One of the best sessions I attended at the ACP’s Internal Medicine 2019 conference in Philadelphia was on the topic of challenges in caring for patients with advanced dementia. It was presented by Mt. Sinai geriatrician Audrey Chun, who also gave a great talk on office-based assessments of elders at risk for falls--another huge cause of morbidity for our older patients.
Dr. Chun used a case-based approach, telling us about her patient “Mrs. S.,” who at age 95 was still mostly ambulatory and verbal, but needed help with her activities of daily living and was fortunate to have in-home caregivers managed by her daughter. Interestingly, Mrs. S. was on not one but two medications used in Alzheimer’s, memantine and donazepil, though Dr. Chun reminded us of two important caveats:
1. First-line treatment for any dementia syndrome should be non-pharmacologic.
2. Medications for dementia have very low efficacy (and many side effects).
As Mrs. S. turned 97, she became more paranoid, expressing delusions that her caregivers were stealing from her. She stopped sleeping at night and became increasingly incontinent. Her daughter became worried that the hired caregivers would leave.
Thus, Dr. Chun felt compelled to prescribe a psychotropic medication to try to allay some of the patient’s agitation — one of the hallmarks of behavioral and psychiatric symptoms of dementia (BPSD). It’s important to remember and share with families that antipsychotic medications, commonly used in this cohort, carry a black-box warning from the FDA for increased risk of cardiovascular events and death.
As one commenter noted after the talk, “These patients are brought to me by their families and all they want is a prescription to get ‘Mom’ to behave. There’s no time to teach them adequately about non-pharmacologic treatments.”
Mrs. S. was started on a low dose of quetiapine, which lessened her paranoia and calmed her caregivers. Fortunately, there were no EKG changes.
A year later, at age 98, Mrs. S. began eating less, losing weight, and developed aspiration pneumonia.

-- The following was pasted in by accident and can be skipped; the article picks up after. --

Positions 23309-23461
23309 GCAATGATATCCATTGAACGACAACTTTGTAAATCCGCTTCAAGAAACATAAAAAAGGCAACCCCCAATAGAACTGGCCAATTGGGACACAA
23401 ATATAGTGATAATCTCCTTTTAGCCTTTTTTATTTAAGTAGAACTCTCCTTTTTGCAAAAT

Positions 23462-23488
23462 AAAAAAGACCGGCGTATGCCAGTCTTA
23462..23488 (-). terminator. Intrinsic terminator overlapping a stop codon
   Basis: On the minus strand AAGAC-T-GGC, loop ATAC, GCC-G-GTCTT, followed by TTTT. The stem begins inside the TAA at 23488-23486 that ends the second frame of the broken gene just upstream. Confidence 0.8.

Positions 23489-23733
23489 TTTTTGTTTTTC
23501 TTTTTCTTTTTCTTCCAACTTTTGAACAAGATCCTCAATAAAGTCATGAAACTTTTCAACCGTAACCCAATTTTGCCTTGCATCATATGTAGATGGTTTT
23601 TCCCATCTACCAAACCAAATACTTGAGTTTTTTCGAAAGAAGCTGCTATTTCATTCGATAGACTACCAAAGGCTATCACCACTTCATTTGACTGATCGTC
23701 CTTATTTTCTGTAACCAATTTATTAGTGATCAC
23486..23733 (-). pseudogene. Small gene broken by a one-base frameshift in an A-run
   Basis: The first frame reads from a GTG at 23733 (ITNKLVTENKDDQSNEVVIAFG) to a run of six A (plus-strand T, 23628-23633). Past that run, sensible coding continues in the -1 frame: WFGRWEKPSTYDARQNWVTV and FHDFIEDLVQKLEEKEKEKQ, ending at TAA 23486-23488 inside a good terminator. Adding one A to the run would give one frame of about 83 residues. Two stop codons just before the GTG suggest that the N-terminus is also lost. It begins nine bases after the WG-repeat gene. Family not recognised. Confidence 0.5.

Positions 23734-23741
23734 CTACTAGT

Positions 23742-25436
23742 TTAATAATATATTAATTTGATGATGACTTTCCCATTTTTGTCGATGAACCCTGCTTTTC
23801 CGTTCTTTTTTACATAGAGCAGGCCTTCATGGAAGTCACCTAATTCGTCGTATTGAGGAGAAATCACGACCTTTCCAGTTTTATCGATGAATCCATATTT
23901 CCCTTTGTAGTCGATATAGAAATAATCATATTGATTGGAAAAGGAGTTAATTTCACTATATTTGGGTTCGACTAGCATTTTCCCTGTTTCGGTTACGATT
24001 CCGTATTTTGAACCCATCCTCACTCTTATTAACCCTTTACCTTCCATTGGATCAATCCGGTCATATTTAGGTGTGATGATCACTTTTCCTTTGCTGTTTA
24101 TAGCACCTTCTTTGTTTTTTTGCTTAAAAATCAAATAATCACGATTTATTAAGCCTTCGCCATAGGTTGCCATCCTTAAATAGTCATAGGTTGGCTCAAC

At this point, Dr. Chun shared the important facts about tube-feeding, which is required by many nursing homes in the absence of a family member or an advance directive declining it. Tube feeds are actually no better than slow hand feeding for the risks of aspiration pneumonia or death. And tube feeds are more likely to cause complications like skin breakdown, agitation, or lead to the use of restraints.
In the illustrative case, Mrs. S.’s daughter declined feeding tube placement under the premise that her mother had previously stated she wouldn’t want one.
Thus a process of "de-prescribing" began, to wean Mrs. S. off of most of her medications and start home hospice given her less-than-six-month prognosis with advanced dementia.
Dr. Chun shared a very useful web-based resource called deprescribing.org that helps doctors and caregivers think through a patient’s use of medication and if, when and how to appropriately wean off of them.
Entering her mother to the Medicare hospice benefit was an easy choice for Mrs. S.’s daughter, given that she could stay home and had private caregiving in place. But that’s not always possible for other families, especially when switching to the hospice benefit might alter or end Medicaid-funded home services under traditional fee-for-service models.
That point was highlighted in a different session on ethics, racial and ethnic disparities in end-of-life care that led to a robust discussion of the differences between cultural competence and the newer concept of cultural humility.
Either way, listeners wondered, what happens when a patient exceeds their six month prognosis under Medicare?
As it turns out, the patient can simply be recertified. As long as the original certification was made in good faith, even the folks at CMS understand that prognosis is a tricky proposition and that we in the medical profession aren’t that good at predicting when the end of life will occur.
Dr. John Henning Schumann is an internist and a 2018–2019 Doximity Author.